*Part 8 (Showtime title: "Gotta light?" - best episode)

Part 13 (Showtime title: "What story is that, Charlie?")

Ray is onscreen for roughly twenty-nine minutes. He is in eight scenes in five episodes, taking place over ten days. He's featured the most in part 13, when he is finally killed by Mr. C. His primary location is the criminal headquarters (often presumed to be "the Farm" he speaks of earlier). He shares the most screentime with Cooper (as Mr. C). He is one of the top ten characters in part 2, one of the top three in part 8, and second only to Cooper in part 13. And he is the eighth-highest ranked character introduced in the third season (ninth if we include Diane despite original series dialogue addressed to her).

Best Scene
Part 13: His cocky face finally falls for good when he watches his old boss kills his new one, knowing this means his own demise.

Best Line
“Tricked you. Fucker.”

Ray Offscreen

Part 1: Mr. C asks for Ray and Darya by name before Buella fetches them.

Part 2: We witness the end of Darya's conversation with Ray before Mr. C plays back the recording to her, revealing what he knows about their plot to murder him. She tells him that Ray and her were hired by someone only Ray knows, and Mr. C expresses skepticism about why and how Ray was arrested. Darya says that she and Ray were going to split a half million in reward money, and after determining that she doesn't know about the coordinates Ray got from Hastings' secretary, Mr. C shoots her. Then he speaks electronically to someone who may or may not be Jeffries before looking up schematics for the federal prison Ray is in.

Part 15: Visiting Jeffries at the Dutchman's, Mr. C asks why he sent Ray to kill him. Jeffries' cryptic response is "What? I called Ray." When Mr. C asserts, "So you did send him," Jeffries is silent.

Part 17: Speaking of "cryptic," Gordon reports to Albert and Tammy that "recently, a paid informant named Ray Monroe sent a cryptic message indicating that the Cooper we met in prison is looking for coordinates. Coordinates from a certain Major Briggs."

Tammy expands on what Gordon tells us in Part 17, relaying Ray's backstory to the reader (and, curiously, to her boss - who told her about Ray in the first place, even though she writes, "you would have told us [if Ray was reporting to you], wouldn't you?"). Apparently the informer was not merely tapped after joining Mr. C's circle but recruited to do so long before they met, likely in Las Vegas. Far from taking care of their own business, the Montana gang seems to have left Ray's body behind and maybe even abandoned their headquarters since Tammy reports finding the corpse, the burner phone used to call Jeffries, and a pristine matchbox advertising the Dutchman's Lodge (which burned down in the late sixties) at the location. Ray's chapter runs three pages and focuses as much on Jeffries and the Dutchman's as Ray himself. Tammy is astounded that, based on the contact list on that phone, "Ray Monroe believed that he had originally been recruited by and was working for Phillip Jeffries, a man the Bureau had not seen or heard from since he disappeared from your Philadelphia office in 1989." She concludes that Mr. C's entire prison operation was conducted to find out from Ray where he could find Jeffries.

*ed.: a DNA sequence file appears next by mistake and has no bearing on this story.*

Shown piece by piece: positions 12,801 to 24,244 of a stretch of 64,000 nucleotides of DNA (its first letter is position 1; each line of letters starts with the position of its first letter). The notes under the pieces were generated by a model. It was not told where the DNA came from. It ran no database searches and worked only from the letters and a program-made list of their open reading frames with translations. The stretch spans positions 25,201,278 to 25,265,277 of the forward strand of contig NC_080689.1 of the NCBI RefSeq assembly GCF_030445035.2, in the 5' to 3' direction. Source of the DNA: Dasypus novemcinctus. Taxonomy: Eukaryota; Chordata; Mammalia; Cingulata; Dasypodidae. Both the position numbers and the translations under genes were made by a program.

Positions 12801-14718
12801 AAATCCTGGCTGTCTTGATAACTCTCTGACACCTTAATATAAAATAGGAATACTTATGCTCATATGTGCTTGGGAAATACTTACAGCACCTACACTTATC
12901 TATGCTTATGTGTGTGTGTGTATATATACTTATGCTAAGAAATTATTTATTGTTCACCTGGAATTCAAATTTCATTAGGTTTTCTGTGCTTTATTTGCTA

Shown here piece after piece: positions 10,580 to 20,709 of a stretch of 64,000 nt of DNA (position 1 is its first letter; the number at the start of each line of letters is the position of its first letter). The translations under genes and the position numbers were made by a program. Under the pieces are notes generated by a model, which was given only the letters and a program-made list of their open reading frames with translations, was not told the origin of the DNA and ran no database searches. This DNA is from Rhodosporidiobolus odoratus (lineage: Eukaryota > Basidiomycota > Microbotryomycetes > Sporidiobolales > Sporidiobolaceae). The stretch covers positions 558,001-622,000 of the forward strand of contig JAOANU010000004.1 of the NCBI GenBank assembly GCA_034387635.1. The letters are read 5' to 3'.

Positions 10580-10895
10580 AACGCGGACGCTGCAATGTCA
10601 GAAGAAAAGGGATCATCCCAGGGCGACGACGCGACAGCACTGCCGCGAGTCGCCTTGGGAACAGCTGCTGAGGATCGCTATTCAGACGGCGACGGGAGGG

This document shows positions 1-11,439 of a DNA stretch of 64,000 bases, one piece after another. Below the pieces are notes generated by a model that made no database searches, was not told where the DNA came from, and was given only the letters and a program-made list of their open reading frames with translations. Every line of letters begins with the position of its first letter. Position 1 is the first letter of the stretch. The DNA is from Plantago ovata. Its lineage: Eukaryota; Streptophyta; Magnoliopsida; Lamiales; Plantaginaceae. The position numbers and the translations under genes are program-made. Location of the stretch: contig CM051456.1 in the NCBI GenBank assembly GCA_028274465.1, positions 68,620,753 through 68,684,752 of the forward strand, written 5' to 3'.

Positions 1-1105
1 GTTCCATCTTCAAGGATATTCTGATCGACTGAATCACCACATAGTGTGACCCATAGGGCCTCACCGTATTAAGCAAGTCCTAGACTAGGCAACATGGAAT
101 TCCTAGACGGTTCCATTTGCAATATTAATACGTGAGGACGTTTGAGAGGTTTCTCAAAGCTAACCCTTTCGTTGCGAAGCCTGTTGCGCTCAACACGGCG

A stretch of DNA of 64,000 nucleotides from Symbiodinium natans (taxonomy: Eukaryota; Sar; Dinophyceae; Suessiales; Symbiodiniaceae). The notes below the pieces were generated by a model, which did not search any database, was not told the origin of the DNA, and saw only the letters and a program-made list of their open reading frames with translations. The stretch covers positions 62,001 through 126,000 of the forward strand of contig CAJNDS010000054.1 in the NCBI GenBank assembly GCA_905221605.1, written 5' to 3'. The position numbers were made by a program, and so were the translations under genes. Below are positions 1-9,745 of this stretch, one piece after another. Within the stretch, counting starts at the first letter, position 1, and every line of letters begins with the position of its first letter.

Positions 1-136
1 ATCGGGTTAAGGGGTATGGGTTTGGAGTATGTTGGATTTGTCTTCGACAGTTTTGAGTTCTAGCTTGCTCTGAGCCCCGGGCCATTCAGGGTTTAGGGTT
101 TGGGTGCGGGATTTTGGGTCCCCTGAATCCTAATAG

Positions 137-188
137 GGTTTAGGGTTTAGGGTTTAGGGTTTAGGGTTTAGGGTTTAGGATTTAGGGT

Additional Observations

• Though the character interactions focus only on others with more than ten minutes of screentime, Ray does of course also interact with Renzo (the highest-ranked of all the near-misses). And while I didn't list him among the spirits who appear with/to Ray, I should note that some incarnation of BOB is at least present (inside that sphere) before Ray runs away from the woodsmen.

• Ray's shifting allegiances provide a fascinating and elusive thread throughout The Return (and The Final Dossier) especially considering that his demeanor suggests a classic cocky criminal archetype. He tells Cooper that Jeffries said he could "get out and stay out" if he helped with the anti-Cooper lot, but how did he get in, in the first place? Tammy suggests that he was an informer from the beginning; some fans have gone so far as to conclude that he was actually an undercover agent and not just a turncoat hoodlum. However, it seems more likely that Ray is a snitch than a Donnie Brasco type. Everything from his potentially self-destructive behavior with his boss to his affiliation with the Montana gang identifies him with the seedy underworld as a longtime participant rather than a visitor for some just cause (or maybe he's just that good).

Next (active on Friday, July 21 at 8am): Detective Dave Macklay

To immediately read a month of upcoming entries, updated weekly to stay a month ahead...

(at the time of publication, this includes full entries on new or revised characters among #46 - 30)

No comments:

Search This Blog